by Carola Hicks

Trafalgar Square Publishing, $16.95, 358 pages

Sometimes the history of the world really is woven. The Bayeux Tapestry explores the history and significance of the titular object, embroidered to celebrate one of the watershed events of the medieval world: The Norman Invasion of 1066. It was one of those events that ends up having a lot more significance than would seem at first. The Tapestry has been at the center of its own controversies, and those that wanted it. Although it was not exactly a hidden artifact, it is an item with a powerful history.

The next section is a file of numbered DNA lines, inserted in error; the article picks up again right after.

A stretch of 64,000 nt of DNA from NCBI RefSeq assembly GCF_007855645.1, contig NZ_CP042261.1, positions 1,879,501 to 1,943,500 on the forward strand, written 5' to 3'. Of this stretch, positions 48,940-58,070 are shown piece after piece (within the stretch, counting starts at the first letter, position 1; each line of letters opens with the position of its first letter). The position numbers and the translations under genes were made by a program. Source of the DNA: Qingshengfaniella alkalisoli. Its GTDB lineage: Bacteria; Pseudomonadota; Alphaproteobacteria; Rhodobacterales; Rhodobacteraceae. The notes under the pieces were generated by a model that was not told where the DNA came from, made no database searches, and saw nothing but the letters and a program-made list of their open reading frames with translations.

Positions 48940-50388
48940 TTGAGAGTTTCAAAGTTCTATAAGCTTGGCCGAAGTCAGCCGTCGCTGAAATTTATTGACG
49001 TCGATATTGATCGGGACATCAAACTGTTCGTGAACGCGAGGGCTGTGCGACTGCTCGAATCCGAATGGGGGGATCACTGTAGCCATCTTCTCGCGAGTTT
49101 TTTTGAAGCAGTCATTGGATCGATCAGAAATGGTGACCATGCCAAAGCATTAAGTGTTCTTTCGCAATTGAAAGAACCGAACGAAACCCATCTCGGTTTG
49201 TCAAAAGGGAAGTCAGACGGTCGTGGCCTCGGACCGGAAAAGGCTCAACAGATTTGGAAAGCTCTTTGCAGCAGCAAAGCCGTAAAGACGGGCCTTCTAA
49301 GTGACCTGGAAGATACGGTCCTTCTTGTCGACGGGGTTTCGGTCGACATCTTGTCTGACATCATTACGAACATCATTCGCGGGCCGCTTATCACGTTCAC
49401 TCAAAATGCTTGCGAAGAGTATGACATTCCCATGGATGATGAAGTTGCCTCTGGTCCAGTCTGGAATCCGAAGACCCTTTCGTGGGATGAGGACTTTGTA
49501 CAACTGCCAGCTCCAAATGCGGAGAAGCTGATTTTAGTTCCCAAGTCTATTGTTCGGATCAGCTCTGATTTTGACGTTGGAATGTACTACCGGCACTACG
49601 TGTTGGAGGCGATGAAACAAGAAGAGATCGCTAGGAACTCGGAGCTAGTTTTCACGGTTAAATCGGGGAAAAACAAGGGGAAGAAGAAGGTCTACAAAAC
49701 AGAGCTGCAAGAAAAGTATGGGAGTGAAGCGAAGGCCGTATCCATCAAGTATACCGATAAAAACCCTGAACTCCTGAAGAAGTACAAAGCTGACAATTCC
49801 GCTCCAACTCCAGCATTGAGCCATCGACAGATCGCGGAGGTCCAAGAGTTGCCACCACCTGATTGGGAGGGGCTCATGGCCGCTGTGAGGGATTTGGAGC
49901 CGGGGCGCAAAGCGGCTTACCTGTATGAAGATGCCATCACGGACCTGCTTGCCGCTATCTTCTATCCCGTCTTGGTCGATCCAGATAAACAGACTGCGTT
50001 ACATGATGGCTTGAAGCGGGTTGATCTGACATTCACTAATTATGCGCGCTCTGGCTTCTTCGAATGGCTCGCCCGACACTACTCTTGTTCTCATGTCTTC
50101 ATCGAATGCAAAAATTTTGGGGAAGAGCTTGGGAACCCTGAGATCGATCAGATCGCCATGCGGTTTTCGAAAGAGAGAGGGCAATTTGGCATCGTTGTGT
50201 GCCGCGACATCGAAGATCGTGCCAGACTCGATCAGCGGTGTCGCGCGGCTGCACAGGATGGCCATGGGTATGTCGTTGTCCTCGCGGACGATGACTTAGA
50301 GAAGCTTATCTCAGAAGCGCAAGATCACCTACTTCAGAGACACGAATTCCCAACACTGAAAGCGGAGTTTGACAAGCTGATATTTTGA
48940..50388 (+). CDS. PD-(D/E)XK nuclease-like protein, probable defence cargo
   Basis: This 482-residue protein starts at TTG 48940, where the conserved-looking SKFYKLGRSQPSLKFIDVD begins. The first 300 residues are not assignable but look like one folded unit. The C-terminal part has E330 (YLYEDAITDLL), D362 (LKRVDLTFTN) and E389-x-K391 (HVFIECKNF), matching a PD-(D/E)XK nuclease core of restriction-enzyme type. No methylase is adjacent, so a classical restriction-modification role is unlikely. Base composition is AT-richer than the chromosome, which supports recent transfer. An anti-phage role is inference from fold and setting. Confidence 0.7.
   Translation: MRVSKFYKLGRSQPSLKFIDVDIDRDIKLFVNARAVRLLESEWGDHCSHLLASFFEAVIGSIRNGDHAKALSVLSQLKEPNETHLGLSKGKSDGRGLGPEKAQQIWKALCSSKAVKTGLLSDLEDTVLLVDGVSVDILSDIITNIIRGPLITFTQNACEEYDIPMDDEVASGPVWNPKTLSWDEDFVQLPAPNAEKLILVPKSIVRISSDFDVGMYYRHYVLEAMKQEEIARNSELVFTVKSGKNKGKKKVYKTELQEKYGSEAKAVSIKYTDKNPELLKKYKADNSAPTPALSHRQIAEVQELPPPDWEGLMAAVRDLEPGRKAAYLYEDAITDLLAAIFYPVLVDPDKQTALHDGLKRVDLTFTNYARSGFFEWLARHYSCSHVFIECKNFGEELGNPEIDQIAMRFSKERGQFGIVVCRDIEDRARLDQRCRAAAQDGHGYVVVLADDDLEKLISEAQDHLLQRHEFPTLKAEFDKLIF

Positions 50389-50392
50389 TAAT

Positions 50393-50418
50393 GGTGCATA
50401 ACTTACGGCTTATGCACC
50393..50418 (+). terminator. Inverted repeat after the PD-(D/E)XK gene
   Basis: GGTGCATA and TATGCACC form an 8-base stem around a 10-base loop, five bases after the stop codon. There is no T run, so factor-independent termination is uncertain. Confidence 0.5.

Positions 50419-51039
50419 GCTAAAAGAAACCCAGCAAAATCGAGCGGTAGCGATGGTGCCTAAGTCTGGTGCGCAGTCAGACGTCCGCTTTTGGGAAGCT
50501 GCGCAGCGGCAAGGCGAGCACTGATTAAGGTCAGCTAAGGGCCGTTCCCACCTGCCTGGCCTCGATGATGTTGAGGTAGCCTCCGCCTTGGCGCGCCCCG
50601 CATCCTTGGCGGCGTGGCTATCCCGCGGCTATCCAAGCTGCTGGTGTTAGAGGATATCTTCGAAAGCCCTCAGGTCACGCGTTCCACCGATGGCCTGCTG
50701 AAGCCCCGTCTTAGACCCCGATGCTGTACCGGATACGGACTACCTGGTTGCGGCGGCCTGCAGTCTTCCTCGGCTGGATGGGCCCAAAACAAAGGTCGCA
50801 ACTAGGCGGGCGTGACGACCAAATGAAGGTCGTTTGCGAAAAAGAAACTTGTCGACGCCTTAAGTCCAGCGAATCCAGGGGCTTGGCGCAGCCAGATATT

The Bayeux Tapestry is an excellent exploration of its significance, covering it from its inception to the present; the only mystery is who its patron is. Although charmingly presented, some of the examples are covered too well, and some of the fat needed to be trimmed just a little. Although there is some humor present throughout, it is sometimes a little dry. Otherwise, this is a fine example of what a historical account should be: Explore the history, see what the ramifications are, and explore its future a little. This is an excellent look into the French and English spirit, and one that will serve as an excellent reference.

Reviewed by Jamais Jochim